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Members urged to seek support as new stats show sharp rise in nursing staff off sick due to mental illness during pandemic

30 Jun 2022

Sick leave due to mental illness has increased by 20% in two years according to the latest sickness absence data for NHS nursing staff in England.

A female nurse wearing a face mask looks concerned Unsustainable staffing pressures, COVID-19 and the continuing workforce crisis are all taking their toll on the mental wellbeing of nursing staff.

NHS Digital data released today (30 June) shows that compared to February 2020, the number of sickness absence days for mental health reasons has increased by 20% for nursing staff in England.

A total of 128,161 full-time equivalent working days were lost in February 2022 due to nursing staff absence for anxiety, stress, depression and other psychiatric illnesses.

The RCN has also recently seen a spike in the number of calls to our advice line from members seeking support with work-related mental health issues.

RCN Director for England Patricia Marquis said: “The pressure on nursing shows no sign of abating. Not only has COVID-19 taken its toll, but the workforce crisis is putting huge strain on nursing as it struggles to provide safe and effective care for ever-rising numbers of patients.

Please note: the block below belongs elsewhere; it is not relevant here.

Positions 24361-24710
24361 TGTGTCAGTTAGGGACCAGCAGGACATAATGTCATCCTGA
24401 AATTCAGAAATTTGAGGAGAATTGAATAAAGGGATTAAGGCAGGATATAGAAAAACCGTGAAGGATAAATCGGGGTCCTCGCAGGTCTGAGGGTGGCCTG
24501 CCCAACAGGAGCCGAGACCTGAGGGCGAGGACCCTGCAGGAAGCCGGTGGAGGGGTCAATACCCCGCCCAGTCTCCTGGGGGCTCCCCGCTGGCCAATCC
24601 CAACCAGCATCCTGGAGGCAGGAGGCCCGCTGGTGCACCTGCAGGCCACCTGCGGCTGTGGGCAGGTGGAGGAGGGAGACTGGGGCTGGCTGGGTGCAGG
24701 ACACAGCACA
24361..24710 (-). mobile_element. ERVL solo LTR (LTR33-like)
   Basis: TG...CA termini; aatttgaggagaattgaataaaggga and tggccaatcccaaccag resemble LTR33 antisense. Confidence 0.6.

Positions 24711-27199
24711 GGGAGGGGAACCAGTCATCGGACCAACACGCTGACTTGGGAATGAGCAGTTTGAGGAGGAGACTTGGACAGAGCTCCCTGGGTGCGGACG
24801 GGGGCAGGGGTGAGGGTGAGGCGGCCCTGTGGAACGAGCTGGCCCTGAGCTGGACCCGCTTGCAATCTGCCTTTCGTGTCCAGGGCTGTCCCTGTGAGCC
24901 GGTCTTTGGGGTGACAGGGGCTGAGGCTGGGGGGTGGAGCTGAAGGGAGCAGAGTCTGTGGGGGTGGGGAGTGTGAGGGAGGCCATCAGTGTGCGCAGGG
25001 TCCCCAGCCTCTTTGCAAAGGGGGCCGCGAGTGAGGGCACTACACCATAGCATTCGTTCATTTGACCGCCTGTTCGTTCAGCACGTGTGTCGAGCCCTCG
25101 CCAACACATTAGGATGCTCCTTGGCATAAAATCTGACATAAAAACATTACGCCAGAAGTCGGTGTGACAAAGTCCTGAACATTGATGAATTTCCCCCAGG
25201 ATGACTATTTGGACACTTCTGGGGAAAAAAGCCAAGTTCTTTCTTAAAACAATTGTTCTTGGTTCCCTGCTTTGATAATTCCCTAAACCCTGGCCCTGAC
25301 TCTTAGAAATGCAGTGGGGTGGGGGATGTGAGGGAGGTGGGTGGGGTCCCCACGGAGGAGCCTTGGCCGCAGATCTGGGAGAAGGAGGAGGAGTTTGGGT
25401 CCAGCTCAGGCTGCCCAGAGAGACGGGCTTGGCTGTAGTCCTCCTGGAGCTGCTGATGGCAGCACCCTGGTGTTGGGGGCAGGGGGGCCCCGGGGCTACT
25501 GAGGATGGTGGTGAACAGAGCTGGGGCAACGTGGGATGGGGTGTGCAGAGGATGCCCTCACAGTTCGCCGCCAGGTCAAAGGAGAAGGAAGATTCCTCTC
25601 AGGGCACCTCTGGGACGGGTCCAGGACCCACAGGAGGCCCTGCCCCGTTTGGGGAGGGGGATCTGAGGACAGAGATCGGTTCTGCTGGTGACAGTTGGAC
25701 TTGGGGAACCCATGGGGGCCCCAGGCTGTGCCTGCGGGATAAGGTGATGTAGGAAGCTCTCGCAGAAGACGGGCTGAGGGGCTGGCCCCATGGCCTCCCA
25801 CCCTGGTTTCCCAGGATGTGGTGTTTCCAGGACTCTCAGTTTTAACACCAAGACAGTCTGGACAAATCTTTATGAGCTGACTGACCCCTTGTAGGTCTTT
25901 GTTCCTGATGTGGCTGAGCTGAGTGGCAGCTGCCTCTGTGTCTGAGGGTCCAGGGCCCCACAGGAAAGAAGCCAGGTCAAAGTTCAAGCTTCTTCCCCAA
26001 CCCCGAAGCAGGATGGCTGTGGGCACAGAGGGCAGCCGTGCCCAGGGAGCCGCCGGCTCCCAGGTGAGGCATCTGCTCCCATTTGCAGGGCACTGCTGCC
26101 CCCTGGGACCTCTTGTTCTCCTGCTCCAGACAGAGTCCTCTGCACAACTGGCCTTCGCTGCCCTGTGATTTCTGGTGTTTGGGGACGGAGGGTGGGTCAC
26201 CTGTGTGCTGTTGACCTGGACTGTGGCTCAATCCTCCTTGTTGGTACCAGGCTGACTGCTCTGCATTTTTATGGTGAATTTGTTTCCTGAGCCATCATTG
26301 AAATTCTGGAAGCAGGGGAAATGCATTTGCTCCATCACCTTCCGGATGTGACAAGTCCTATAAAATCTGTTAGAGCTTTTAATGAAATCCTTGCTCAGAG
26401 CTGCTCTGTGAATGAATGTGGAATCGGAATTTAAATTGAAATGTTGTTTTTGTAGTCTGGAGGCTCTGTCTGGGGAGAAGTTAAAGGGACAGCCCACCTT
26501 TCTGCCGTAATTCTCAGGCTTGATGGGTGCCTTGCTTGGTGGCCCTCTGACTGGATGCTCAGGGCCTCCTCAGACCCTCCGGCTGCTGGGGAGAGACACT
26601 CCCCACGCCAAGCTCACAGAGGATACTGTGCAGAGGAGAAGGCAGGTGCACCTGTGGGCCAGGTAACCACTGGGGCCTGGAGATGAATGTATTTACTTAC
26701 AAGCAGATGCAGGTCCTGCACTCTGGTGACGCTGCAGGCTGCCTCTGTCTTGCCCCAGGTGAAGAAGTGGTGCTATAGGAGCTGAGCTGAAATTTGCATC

"Ministers must urgently invest in nursing, starting with a pay rise which significantly exceeds the cost of living, and address the unrelenting pressures which are having a devastating impact on staff wellbeing."

We’ve been campaigning for an NHS pay rise of 5% above inflation, to help address the cost-of-living crisis and encourage people to join and stay in the nursing profession to alleviate staffing pressures.

The RCN offers a range of online resources to support members’ mental wellbeing as well as a free counselling service for members facing challenging emotional issues.

Page last updated - 30/06/2022